In education, as with many professions, there are terms of art—words or phrases specific to the field that have special meaning in that context. “Least restrictive environment” (LRE) and “inclusion” are two such terms.
Inclusion is not a legal term; it is a philosophy that refers to placing children with disabilities in their home schools, in the general education setting with supports and services that allow them to access the curriculum.
Inclusion is an idea predicated on the 1954 landmark Supreme Court case, Brown v. Board of Education, which ruled, “separate educational facilities are inherently unequal.” Because of that ruling—and others that followed—the movement to provide expanded access to children with disabilities grew over the years and was fully realized in the 2004 Individuals with Disabilities Improvement Act (IDEA 2004), which holds that disability is “a natural part of the human experience and in no way diminishes the right of individuals to participate and contribute to society.” With that legislation, Congress made clear that the dichotomy of general education versus special education was too rigid a construct.
Least Restrictive Environment
Least restrictive environment is the legal term that embodies the philosophy of inclusion.
It is a guiding principle of IDEA and reflects the presumption that the student’s education will take place in a typical setting and with non-disabled peers; and that exclusion from the general education curriculum is the exception and not the rule.
LRE provides for a continuum of supports and services to address the varying needs of individuals with disabilities, and allows for a case-by-case determination of how best to implement it.
IDEA provides for a free and appropriate public education (FAPE) in the least restrictive environment for children with disabilities, yet does not delineate how school districts are to determine LRE. That decision is based on the unique educational needs of the student and the possible range of supports and services that are required to facilitate his progress.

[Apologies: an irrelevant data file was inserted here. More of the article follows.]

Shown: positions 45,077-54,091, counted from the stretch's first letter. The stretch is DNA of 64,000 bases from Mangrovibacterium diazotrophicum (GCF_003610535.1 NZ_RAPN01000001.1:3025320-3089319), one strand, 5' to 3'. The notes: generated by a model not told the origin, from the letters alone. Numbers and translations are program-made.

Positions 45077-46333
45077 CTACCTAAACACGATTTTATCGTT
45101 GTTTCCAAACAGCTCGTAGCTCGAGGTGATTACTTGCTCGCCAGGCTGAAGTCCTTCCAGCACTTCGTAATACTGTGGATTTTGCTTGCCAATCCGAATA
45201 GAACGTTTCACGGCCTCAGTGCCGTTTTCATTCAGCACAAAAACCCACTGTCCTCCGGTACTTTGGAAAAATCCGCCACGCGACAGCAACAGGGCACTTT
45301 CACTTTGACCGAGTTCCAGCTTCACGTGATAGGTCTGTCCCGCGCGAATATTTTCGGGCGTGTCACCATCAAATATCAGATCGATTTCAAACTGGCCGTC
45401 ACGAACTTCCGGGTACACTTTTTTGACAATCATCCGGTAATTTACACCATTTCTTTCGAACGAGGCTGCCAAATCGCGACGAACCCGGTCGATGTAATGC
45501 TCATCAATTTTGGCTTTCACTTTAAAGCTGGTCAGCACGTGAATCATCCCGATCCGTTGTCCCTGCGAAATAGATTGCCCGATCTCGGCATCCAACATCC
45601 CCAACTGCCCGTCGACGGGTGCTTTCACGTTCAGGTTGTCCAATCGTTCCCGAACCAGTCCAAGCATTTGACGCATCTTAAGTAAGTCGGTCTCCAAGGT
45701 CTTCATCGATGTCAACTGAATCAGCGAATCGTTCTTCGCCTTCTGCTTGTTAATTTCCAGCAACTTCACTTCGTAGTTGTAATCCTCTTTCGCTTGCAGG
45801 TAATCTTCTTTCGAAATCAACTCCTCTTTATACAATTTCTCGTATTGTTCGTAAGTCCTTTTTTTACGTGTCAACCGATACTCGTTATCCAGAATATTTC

IDEA does not compel placement in the general education classroom, but rather, supports the continuum of placements required by law, based on individual needs. For example, students with disabilities may be placed in resource rooms, self-contained special education classes, separate special education day schools, residential treatment facilities, a hospital, a detention facility, or on homebound tutoring. The general education classroom is the least restrictive placement, and home is the most restrictive, according to the law, because of a lack of access to non-disabled peers.
Students with disabilities are educated in the general education class if that setting is appropriate to the students’ educational and social needs. The decision comes only after goals and objectives have been designed to ensure progress in the general education curriculum. Availability of space, administrative convenience, or financial implications play no role in placing students. However, additional criteria for determining LRE include consideration of other students’ needs in the class where the student is placed.
There are no absolutes in LRE decisions; they are settled on a case-by-case basis depending on individual needs. Knowing and understanding the principles behind the legislation will help you better advocate for an appropriate placement for your child.
Josh has been diagnosed with ADHD and dyslexia and is attending his local public middle school. His team has recommended that he be taught using the Orton-Gillingham methodology, or one of its offshoots, five days a week for an hour each day, in a one-to-one setting or a very small, well-matched group. He is extremely sensitive about his disability.
The school has a special education teacher certified in Orton-Gillingham who could implement Josh’s reading goals. Therefore, his home school is appropriate. However, reading remediation would likely be delivered in a resource room because middle schoolers typically are not “learning to read,” but rather “reading to learn.” Thus, it would be inappropriate for Josh to receive these services in the classroom while the rest of his class did something else. To preserve Josh’s dignity, these goals would appropriately be delivered in a resource room. Also, given the fact that Josh has ADHD, it would be difficult for him to pay attention in a large, activity-filled classroom. He needs the quiet of the resource room.
This is LRE for Josh. He remains in the local public school with supports and services designed to meet his unique and special needs. If the school did not have the capacity to address his disability, or did not have access to a small resource room, then his LRE would be different.
The author is the parent of a child with special needs and a non-attorney advocate who graduated from the Special Education Advocacy Training Program, a joint program of the Council of Parent Attorneys and Advocates, the University of Southern California, and the Department of Education.